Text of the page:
A new report from Greenpeace published this month confirms what this website has been warning for nearly two years: that the FSC's so-called Controlled Wood Policy is a shambles, and is allowing wood from highly unacceptable sources into the FSC certified chain of custody.
The report, called 'Out of Control' (available here - pdf file, 3Mb), follows detailed investigations into several logging operations in Finland over the last two years, during which all major paper companies have been audited against the FSC Controlled Wood standard...[Continue]
An FSC label on paper products should ensure that the paper is produced from "environmentally responsible, socially beneficial and economically viable management of the world's forests". At least that's what it says in the introduction to FSC's Principles and Criteria. The unfortunate reality is that FSC has certified some of the most egregious industrial tree plantations in the world.
I'm currently putting the finishing touches to a report for the World Rainforest Movement looking at Europe's role in supporting the expansion of industrial tree plantations and the pulp and paper industry in the global South...[Continue]
Despite what Greenpeace might want the public believe about the FSC being well on the way to bcoming a credible certification scheme again, people living with the effects of some of FSC's certified operations know better. In Ireland, as FSC-Watch has been reporting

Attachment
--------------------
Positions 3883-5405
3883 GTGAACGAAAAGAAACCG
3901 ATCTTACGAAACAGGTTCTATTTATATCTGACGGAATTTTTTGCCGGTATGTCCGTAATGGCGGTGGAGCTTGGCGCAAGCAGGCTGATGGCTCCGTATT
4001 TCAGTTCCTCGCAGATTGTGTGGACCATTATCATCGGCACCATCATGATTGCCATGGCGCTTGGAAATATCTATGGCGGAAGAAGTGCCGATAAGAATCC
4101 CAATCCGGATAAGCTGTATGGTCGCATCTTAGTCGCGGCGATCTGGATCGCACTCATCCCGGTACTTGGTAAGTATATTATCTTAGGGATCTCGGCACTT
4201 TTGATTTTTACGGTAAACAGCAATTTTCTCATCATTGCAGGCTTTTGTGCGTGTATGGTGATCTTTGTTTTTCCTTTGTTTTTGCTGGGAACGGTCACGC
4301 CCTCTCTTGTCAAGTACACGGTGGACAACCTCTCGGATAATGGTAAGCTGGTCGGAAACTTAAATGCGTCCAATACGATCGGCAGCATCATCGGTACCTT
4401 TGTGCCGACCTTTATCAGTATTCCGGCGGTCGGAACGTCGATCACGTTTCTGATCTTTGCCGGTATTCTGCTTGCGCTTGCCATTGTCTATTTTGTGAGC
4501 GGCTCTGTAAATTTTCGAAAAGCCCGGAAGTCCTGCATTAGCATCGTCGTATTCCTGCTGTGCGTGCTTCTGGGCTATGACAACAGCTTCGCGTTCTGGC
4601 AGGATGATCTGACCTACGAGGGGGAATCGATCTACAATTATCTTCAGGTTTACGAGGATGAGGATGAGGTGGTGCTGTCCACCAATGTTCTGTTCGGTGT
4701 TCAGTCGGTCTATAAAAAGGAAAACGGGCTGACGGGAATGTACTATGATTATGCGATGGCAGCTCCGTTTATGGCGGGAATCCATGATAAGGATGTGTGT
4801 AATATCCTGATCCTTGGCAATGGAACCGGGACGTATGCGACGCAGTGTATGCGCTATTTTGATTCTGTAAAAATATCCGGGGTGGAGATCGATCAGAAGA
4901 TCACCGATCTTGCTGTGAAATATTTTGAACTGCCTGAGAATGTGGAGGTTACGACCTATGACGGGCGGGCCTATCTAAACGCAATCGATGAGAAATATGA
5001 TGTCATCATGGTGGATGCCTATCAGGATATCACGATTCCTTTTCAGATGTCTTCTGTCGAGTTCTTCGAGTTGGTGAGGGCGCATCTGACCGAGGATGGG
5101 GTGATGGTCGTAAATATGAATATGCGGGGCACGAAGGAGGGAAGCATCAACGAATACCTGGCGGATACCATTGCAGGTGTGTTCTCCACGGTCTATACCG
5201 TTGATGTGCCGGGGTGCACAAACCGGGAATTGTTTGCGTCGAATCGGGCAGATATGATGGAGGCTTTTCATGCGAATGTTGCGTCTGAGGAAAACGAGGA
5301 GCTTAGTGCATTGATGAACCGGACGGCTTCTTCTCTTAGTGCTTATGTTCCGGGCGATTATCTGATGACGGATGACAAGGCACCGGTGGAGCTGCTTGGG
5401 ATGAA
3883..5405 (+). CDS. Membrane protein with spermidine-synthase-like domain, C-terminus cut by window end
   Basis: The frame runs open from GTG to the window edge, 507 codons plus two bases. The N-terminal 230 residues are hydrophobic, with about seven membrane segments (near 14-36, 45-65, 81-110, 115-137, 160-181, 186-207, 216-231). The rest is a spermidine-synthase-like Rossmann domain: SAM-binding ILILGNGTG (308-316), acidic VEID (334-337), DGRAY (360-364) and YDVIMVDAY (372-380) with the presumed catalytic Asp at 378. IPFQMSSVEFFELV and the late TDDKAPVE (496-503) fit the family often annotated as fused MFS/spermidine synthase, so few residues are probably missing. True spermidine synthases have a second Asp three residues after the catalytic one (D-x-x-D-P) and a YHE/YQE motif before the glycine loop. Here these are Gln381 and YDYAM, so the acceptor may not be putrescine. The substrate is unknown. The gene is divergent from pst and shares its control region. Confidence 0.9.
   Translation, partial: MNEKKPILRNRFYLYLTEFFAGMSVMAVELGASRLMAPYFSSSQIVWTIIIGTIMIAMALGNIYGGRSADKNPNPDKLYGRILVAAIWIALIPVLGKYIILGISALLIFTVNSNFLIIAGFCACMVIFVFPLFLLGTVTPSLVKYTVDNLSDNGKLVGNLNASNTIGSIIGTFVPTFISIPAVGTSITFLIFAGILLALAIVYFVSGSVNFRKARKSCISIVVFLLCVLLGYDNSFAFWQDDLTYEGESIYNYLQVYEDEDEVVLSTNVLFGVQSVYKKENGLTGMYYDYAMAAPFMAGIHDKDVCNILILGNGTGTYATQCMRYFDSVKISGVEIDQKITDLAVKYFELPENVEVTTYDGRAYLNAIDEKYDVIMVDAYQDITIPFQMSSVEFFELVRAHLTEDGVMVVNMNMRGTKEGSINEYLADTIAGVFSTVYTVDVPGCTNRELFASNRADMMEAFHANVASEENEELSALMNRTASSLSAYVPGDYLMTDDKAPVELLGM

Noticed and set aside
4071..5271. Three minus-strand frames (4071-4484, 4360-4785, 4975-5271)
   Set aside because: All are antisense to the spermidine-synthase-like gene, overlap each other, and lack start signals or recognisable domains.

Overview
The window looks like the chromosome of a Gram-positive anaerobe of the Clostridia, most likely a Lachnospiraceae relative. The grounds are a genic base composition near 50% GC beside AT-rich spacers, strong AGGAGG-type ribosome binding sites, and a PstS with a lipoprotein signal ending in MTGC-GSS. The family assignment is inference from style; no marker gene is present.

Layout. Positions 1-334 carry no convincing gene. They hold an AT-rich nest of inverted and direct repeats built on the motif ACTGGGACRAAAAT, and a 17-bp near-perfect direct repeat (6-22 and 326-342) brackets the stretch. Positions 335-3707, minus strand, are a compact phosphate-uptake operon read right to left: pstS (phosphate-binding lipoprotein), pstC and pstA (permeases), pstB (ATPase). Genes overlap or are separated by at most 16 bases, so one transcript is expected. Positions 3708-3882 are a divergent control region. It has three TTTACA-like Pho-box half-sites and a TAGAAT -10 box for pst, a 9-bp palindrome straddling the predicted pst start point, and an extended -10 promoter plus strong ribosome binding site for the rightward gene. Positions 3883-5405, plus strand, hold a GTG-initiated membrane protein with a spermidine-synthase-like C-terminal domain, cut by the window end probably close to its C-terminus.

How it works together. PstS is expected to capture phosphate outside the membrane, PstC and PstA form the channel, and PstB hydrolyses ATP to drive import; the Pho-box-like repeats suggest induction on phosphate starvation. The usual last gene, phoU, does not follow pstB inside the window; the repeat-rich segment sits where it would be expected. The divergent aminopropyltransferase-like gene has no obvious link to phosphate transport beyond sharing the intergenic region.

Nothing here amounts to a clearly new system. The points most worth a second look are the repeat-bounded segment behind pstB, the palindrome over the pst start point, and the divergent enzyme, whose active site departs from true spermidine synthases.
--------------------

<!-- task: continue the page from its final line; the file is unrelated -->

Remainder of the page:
for the last two years, the state forestry company Coillte has remained FSC certified for the last seven years, despite the numerous failures being known by both its certifier and the FSC itself...[Continue]
As the FSC General Assembly opened in Cape Town, northern NGOs were falling over themselves to issue statements as to how the FSC should be 'reformed' - or to try to claim that it already has been - but the contradictory demands set out by these NGOs are likely to ensure that the FSC will continue to stumble towards chaos, irrelevance and non-credibility.
First amongst the NGO statements was the Brussels and UK-based FERN, in a statement issued jointly with Greenpeace, the Swedish Society for Nature Conservation (SSNC), the Tropical Forest Trust and the African logging lobby organisation, the Inter-African Forest Industry Association (IFIA)...[Continue]
More than 3,600 organisations and individuals have signed on to World Rainforest Movement's letter to FSC members demanding that FSC should stop certifying industrial tree plantations. FSC-Watch looks forward to seeing FSC's response to the letter - preferably a decision to stop certifying environmentally and socially destructive monocultures. Today, WRM released the following press release:
WRM Press release, 3 November 2008
Forest Stewardship Council meeting in South Africa
NGOs call on FSC to stop certifying tree plantations
The General Assembly of the Forest Stewardship Council (FSC) is meeting in Cape Town, South Africa, from 3-7 November...[Continue]